“Our view is more complicated than saying we just want confrontation,” said Mr Bennett. “When racists organise, you can’t wait until they become a large and unstoppable force. You have to show there’s more of you than there are of them and you have to show they’re confronted by people of different races holding hands.”

In 2010 UAF’s then national officer, Martin Smith, was given a 12-month community order after being convicted of assaulting a police officer on a demonstration. He remained in his post, insisting his conviction was an “outrageous attack on the right to protest against fascists”.

A senior UAF official has recently been accused of rape and sexual assault by two women from the Socialist Workers’ Party, in which he was also an official. The man, who cannot be named for legal reasons, has given up both posts but continues to take part in UAF protests and activities, including as recently as last week.

Prominent campaigners such as the gay rights activist Peter Tatchell accuse UAF of a selective approach to bigotry. “UAF commendably opposes the BNP and EDL but it is silent about Islamist fascists who promote anti-Semitism, homophobia, sexism and sectarian attacks on non-extremist Muslims,” said Mr Tatchell. “It is time the UAF campaigned against the Islamist far Right as well as against the EDL and BNP far Right.”

One reason why UAF will not campaign against Islamist extremists is that one of its own vice-chairmen, Azad Ali, is one. As well as his UAF role, which he took up last year, Mr Ali is community affairs coordinator of the Islamic Forum of Europe, a Muslim supremacist group dedicated to changing “the very infrastructure of society, its institutions, its culture, its political order and its creed from ignorance to Islam”.

Mr Ali has written on his blog of his “love” for Anwar al-Awlaki, the al-Qaeda cleric closely linked to many terrorist plots, including the September 11 attacks, and used to attend talks by Abu Qatada, the extremist cleric whom Britain is seeking to deport.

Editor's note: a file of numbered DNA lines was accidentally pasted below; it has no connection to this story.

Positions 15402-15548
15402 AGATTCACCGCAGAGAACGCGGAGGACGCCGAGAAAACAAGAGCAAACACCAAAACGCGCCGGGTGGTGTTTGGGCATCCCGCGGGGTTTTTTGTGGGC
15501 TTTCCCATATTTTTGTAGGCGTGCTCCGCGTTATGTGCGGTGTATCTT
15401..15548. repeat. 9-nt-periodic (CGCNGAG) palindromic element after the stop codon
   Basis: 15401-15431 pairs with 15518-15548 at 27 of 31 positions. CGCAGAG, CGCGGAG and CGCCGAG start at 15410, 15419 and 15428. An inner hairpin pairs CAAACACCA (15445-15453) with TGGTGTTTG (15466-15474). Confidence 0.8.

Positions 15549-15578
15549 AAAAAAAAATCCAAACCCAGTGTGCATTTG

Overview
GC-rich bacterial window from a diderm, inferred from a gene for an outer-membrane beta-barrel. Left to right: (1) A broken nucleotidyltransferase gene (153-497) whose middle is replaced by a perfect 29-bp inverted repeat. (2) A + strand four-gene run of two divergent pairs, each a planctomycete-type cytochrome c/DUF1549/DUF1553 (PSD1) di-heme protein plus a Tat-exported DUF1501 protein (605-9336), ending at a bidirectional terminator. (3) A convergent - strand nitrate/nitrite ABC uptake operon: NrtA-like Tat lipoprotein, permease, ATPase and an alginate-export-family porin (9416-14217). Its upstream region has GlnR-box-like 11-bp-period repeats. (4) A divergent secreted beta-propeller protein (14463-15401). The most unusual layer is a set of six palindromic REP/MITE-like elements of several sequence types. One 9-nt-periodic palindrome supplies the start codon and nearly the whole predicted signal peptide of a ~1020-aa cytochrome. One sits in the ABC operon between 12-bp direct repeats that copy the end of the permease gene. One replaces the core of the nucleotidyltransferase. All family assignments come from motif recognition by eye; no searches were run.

He has described al-Qaeda as a “myth” and denied that the Mumbai attacks were terrorism. On his blog, he also advocated the killing of British troops in Iraq. He sued a newspaper for reporting that he had said this, and lost.

Filmed by an undercover reporter for The Sunday Telegraph and Channel 4’s Dispatches, he said: “Democracy, if it means at the expense of not implementing the sharia, of course no one agrees with that.” Mr Bennett defended Mr Ali, saying: “He’s done valuable work for us. I’ve heard him speak on many occasions and he’s never said any of the things he’s been accused of.”

One of the alleged killers of Drummer Rigby, Michael Adebolajo, also spoke on the margins of a UAF rally in Harrow in 2009. Video footage shows him addressing a crowd at the event. Mr Bennett said that he was not on the platform, nor was he an official speaker.

There are effective ways to defeat the far Right — the group Searchlight has inflicted significant damage through voter-registration drives, door-to-door campaigning and precise, well-researched intelligence driving a dagger into its real weaknesses.

And there are ineffective ways. The racist Right thrives on two things: publicity and the politics of victimhood. The mob outrage practised by UAF gets the fascists more of both. As with the “anti-Islamophobia” monitoring group Tell Mama, which has lost its government funding after overhyping the nature of anti-Muslim hostility, there is a sense that the racists and their opponents need each other.

Mr Brett added: “It just antagonises the situation. The way to deal with this stuff is not to fight it aggressively. That’s exactly what they want you to do.”

Nobody has denied that there has been an increase in tensions since the murder of Drummer Rigby.

The danger is that by exaggerating it, and by the politics of confrontation, supposedly anti-racist groups fuel the very division, polarisation and tension they are supposed to counter.